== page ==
Vietnam Orders Suspension of Controversial Tollbooth Amid Driver Protests

vietnam-police-cai-lay-tollbooth-nov-2017-crop.jpg Police stand guard at the Cai Lay tollbooth in Tien Giang province, Nov. 30, 2017.
Photo courtesy of Ban Huu Duong Xa's Facebook page

Vietnam’s Prime Minister Nguyen Xuan Phuc on Monday ordered the temporary closure of a controversial tollbooth in the country’s southern Tien Giang province following protests by drivers who say its location is unfair and that the fees it collects for an opaque road project are too high.

Phuc ordered the month-long suspension following an urgent meeting to address public anger over the tollbooth with the Ministry of Transportation and the chairman of the People's Committee of Tien Giang, saying the station’s operations required further review.

The tollbooth collects fees from drivers to finance a 12-kilometer (7.5-mile) route bypassing Cai Lay city along National Highway 1 under a Build-Operate-Transfer (BOT) scheme, in which developers keep all revenues from a project for a designated period of time before transferring ownership to the government.

Drivers have expressed their opposition to the tollbooth since it opened in August by paying the fees in either extremely small or large denominations, and causing the booth to open its gates repeatedly to alleviate traffic that had built up while operators attempted to make change.

In late August, fees were reduced from 35,000-180,000 dong (U.S. $1.54-7.92) to 25,000-140,000 dong (U.S. $1.10-6.10), but the decrease did little to appease drivers, and protests led to a three-month suspension of operations that ended on Nov. 30.

Drivers continued to resist through the weekend—in some cases getting into confrontations with toll operators and requiring cranes to remove their vehicles—causing the station to open its gates as many as 20 times a day to free up traffic, and prompting Phuc’s decision to shut it down.

Prior to the meeting, a spokesman for the Ministry of Public Security had called on local police to investigate and gather information about anyone “inciting public disorder” at BOT tollbooths, including Cai Lay station.

One driver, who spoke to RFA’s Vietnamese Service on condition of anonymity, said that after protests began when the station was reopened, police stripped a truck operator named Phuong Tour of his license.

“They told him to get in his car and move on but he refused to go, explaining that he couldn’t drive without a license,” the driver said.

“The police then arrested him and brought him to Cai Lay police station. After that, other drivers went to the station to demand his release. He was freed at around 11:00 p.m.”

The driver said that while the Cai Lay tollbooth fees were reduced in August, “they’re still very high,” adding that “what we really are protesting against is the location of the station.”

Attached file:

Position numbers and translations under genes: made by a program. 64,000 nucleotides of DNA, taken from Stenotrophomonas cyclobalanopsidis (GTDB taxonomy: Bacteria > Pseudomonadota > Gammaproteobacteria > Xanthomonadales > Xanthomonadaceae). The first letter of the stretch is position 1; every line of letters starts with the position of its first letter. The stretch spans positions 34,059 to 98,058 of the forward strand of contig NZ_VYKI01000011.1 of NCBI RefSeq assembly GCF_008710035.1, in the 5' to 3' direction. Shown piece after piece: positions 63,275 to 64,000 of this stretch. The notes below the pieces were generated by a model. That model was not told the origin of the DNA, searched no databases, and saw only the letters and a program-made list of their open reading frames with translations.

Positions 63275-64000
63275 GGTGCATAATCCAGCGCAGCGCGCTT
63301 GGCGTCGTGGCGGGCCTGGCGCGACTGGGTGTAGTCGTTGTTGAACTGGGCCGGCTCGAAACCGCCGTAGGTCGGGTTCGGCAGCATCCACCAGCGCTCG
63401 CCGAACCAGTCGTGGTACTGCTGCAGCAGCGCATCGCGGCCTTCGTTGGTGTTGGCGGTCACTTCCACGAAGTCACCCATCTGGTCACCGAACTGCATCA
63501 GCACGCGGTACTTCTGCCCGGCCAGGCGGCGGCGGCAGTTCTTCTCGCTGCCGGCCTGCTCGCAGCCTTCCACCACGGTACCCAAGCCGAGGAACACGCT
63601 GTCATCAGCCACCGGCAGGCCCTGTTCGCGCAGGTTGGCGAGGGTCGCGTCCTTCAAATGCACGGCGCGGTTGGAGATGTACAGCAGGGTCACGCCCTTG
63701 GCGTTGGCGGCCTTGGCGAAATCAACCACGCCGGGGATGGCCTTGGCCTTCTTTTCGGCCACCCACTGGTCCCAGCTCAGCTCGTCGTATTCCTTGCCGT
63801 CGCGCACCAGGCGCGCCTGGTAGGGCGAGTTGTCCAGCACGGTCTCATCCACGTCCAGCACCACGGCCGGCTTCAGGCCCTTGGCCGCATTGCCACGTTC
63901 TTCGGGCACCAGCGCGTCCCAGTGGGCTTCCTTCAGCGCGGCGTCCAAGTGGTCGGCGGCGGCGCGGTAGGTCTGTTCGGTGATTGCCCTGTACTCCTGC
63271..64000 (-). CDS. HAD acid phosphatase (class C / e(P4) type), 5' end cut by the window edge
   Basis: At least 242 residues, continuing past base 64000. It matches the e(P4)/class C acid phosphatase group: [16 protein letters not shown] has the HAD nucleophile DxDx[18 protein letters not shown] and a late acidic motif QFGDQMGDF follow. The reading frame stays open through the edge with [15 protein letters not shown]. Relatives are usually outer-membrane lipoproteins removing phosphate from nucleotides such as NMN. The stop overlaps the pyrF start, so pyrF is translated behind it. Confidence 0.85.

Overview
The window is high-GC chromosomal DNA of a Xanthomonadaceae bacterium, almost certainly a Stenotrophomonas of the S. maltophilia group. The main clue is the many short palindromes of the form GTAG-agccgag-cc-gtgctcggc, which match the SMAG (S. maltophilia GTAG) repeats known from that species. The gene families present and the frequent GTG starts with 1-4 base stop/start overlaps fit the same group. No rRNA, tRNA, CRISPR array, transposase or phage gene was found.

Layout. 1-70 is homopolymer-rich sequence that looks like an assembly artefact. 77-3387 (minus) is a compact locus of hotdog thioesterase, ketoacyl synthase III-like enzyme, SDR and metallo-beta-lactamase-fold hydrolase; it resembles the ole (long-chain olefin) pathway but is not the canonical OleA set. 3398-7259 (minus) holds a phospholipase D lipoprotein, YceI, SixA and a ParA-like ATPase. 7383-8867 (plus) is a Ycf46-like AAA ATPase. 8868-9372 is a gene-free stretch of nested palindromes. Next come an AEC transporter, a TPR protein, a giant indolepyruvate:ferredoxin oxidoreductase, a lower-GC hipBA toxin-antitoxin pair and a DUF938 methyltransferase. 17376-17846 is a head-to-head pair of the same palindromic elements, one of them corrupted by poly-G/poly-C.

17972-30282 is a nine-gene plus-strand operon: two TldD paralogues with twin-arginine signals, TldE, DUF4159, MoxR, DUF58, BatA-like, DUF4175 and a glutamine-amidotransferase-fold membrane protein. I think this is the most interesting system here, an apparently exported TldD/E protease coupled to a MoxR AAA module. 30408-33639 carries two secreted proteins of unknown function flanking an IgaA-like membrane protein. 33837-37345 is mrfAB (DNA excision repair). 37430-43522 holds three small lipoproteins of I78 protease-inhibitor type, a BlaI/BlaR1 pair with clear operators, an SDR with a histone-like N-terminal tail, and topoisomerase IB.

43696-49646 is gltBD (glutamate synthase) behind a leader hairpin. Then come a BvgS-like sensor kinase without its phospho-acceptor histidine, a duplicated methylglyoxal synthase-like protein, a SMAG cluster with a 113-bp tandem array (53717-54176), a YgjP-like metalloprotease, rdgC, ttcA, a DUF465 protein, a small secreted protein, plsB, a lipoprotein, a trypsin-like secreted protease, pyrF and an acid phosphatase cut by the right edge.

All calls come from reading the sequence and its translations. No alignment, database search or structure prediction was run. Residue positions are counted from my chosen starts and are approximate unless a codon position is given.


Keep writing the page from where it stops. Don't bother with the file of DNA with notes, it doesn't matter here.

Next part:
Drivers have said that the tollbooth should be placed on the new bypass, rather than the existing highway.

Lack of consultation, transparency

Other sources told RFA that anger over the tollbooth stemmed in part from a lack of consultation with the public before it was approved and the project’s lack of transparency.

“I can say that there are groups who have an interest in this BOT project and there must have been a ‘fee’ paid to the people who allowed the station to be built on such a wrong location,” said Pham Sy Liem, Vietnam’s former deputy minister of construction.

“To prevent this, the project should have been transparent and the people should have been consulted about it before it was started. They decided about this project on their own, ignoring what the people said, and whoever opened their mouth about it was called stupid and insolent.”

Nguyen Quang A, a civil society activist based in the capital Hanoi, said that “none of the BOT projects in Vietnam are transparent,” creating what he called “a hotbed of corruption” for local officials and their cronies.

“The only way to stop this is to be transparent about everything, including how much is spent on the project, the details of the contract between the investors and the government, and the ability of the public to have input on how it proceeds.”

Tran Quoc Thuan, the former deputy director for the Office of the National Assembly—Vietnam’s rubber stamp parliament—noted that according to the law, it is not mandatory for the developers to consult with the public about state-level projects.

“However, it’s still very regrettable that they didn’t do so,” he said.

“They actually did discuss the project with the local government, but the authorities didn’t do their duty [to assess it] and simply approved it.

Social observer Nguyen Thi Hau called consultation with local communities “essential” for a project the size of the bypass and highway upgrade near Cai Lay.

“But hardly any [government] bodies do it, or take it seriously,” he said.

“As far as I know, in the case of BOT projects like this one, there is no public consultation with the local community or those who are most affected, such as transportation businesses that use BOT roads.”

Tran Van Linh, a former member of the People’s Council in Da Nang—Vietnam’s third-largest city—said the government should only build BOT roads that are “truly beneficial to the people,” and provide alternatives in case drivers do not want to use them, adding that the scheme requires better oversight.

“It is important to strictly control the BOT to determine whether they actually disburse the reported funds, or if they are being exaggerated,” Linh said.

“Also, there should be strict control over their [toll] revenues so that they only receive the amount of interest allowed by the government,” he added.

“I suggest that an automatic toll collection system be used to avoid non-transparency.”

Reported by RFA’s Vietnamese Service. Translated by Emily Peyman. Written in English by Joshua Lipes.


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